Using Data to Advance Youth Apprenticeship in Washington State

This is the first blog in a series published in partnership with New America through the Partnership to Advance Youth Apprenticeship (PAYA). The blog series will highlight how PAYA network sites are using data to improve youth apprenticeship quality and equity. 

Youth apprenticeship programs provide high school learners with foundational skills and knowledge in various industries. As youth apprentices, learners become employees with a company where they can apply knowledge from their Career Technical Education (CTE) program in a real-world setting. Youth apprenticeship can also give young learners an advantage as the hours learners spend on the job and in related technical instruction lead to an industry-recognized credential or can be applied to an associate degree program. 

Given how invaluable youth apprenticeship programs are, it is important to have data to understand how programs are structured to ensure they are high quality and ensure equitable access and success. The Aerospace Joint Apprenticeship Committee (AJAC) youth apprenticeship program in Washington State is an example of a program that effectively leverages data to advance equity. 

AJAC’s Expansion into Youth Apprenticeship in Washington State

The Aerospace Joint Apprenticeship Committee supports Washington State’s aerospace and advanced manufacturing industries as an intermediary, providing training and connecting workers to career opportunities. AJAC was founded in 2008 as a public-private partnership between the state of Washington and the Machinists 751 union with an initial focus on developing the adult workforce through Registered Apprenticeship. Through partnerships with nearly 300 employers and the Washington State Community and Technical College system, AJAC provides 2,000 hours of instructional training leading apprentices to journey-level certification as a master tradesperson. Apprentices can take their certification directly into the workforce or build on their credentials and earn an associate or bachelor’s degree.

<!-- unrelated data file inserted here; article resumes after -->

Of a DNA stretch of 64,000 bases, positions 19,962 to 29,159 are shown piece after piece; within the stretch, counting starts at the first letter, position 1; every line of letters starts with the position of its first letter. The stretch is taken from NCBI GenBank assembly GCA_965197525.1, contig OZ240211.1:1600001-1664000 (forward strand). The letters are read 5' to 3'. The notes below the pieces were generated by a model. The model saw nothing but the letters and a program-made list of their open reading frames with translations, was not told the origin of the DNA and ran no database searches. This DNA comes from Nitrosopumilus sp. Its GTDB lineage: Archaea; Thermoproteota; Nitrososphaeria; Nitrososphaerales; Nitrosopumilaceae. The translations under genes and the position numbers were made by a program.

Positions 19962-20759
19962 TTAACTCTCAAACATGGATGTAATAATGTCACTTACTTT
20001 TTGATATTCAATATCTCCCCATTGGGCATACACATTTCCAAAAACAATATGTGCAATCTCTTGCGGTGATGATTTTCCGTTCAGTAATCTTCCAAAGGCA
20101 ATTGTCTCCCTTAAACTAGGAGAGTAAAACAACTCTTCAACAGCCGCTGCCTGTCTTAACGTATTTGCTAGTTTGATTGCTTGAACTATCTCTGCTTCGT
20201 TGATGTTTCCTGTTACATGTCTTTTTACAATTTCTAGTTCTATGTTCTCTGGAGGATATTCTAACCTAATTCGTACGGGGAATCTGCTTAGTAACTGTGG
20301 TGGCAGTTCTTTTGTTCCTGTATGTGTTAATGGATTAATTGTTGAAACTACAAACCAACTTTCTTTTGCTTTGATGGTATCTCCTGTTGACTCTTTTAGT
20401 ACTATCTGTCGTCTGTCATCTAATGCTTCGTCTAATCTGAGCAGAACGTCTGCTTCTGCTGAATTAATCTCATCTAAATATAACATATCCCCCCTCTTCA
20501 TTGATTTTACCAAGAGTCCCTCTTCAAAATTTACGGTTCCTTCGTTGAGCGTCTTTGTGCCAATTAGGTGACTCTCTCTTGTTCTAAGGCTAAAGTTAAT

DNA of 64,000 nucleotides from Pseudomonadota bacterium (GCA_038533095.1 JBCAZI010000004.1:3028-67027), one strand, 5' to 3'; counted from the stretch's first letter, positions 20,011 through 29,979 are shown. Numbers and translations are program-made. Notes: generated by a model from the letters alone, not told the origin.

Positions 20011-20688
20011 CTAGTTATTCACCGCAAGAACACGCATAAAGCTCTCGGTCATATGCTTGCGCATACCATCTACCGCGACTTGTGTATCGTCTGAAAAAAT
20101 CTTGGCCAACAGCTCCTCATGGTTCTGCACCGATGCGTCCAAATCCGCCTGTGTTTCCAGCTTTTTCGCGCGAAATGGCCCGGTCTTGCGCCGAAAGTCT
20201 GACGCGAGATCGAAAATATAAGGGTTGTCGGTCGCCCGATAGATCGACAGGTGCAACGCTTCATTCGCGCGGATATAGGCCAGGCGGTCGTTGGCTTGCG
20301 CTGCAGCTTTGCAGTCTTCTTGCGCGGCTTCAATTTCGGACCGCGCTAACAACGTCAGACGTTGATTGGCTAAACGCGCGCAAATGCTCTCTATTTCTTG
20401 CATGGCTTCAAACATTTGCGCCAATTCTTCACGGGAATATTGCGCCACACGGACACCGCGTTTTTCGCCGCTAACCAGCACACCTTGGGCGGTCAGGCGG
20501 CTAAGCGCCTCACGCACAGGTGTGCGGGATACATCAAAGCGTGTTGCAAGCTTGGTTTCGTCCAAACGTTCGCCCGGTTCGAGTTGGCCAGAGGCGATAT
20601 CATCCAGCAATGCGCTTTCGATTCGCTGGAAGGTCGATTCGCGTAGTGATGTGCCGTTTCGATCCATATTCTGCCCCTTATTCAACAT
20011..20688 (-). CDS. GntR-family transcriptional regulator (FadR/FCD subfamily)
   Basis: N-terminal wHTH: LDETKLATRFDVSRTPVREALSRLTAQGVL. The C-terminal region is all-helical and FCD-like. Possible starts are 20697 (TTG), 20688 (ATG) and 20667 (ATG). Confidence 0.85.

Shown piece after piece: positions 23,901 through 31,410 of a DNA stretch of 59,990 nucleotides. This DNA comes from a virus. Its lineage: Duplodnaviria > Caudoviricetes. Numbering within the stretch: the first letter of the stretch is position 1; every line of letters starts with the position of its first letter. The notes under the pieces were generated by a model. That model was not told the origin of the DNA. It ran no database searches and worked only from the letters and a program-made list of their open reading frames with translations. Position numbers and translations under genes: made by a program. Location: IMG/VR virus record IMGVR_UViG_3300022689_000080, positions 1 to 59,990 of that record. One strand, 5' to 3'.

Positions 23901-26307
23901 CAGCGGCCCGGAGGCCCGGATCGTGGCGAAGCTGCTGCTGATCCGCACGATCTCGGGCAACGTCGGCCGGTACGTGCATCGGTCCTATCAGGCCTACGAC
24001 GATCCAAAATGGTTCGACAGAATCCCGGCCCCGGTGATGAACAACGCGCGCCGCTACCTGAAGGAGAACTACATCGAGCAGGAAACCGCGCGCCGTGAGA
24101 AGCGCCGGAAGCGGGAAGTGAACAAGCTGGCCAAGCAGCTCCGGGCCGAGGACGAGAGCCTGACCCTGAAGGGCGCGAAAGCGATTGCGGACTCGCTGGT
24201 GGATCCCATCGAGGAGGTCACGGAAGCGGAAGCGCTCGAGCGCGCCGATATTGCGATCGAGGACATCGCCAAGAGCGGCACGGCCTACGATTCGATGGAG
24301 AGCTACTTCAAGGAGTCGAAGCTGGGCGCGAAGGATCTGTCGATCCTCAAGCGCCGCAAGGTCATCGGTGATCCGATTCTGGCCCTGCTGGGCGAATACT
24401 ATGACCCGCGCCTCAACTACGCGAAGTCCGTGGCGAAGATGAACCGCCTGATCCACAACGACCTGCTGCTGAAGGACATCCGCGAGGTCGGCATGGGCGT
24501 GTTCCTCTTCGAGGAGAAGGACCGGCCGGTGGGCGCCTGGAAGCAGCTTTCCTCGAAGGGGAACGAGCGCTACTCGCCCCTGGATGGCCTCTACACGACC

In 2017, AJAC expanded its apprenticeship program to include high school learners 16-18 years of age. This expansion was brought on for two reasons. First, high school CTE programs in Washington State expressed interest in apprenticeship opportunities for their students. Second, employer partners were interested in recruiting younger workers and creating a talent pipeline. With the support of Governor Jay Inslee and the Washington Department of Labor and Industries, AJAC received a federal state apprenticeship expansion grant to pilot a youth apprenticeship program.

AJAC’s program targets high school students at the end of their sophomore or beginning of their junior years and recruits them into one-year youth apprenticeships designed to provide an entry-level foundation into the machining and industrial maintenance industries. Depending on the school district, students can participate in the youth apprenticeship as an after-school program where they split their time between working at the employer site or attending instructional courses for 10-15 hours per week. Some school districts integrate the youth apprenticeship into the school day, leveraging Washington State’s area technical centers, known in the state as Regional Skills Centers. The learner attends their home school for part of the day and either reports to their employer site or their designated Regional Skills Center to complete their instructional courses for the other half of the day.

AJAC’s Use of Data to Advance Equity

Data is important to AJAC’s commitment to equity. AJAC tracks a number of youth apprenticeship metrics in an effort to diversify the aerospace industry, which is overwhelmingly White and male. Since its inception in 2017, AJAC has enrolled over 225 youth apprentices with roughly 10 percent identifying as female and 35 percent as learners of color.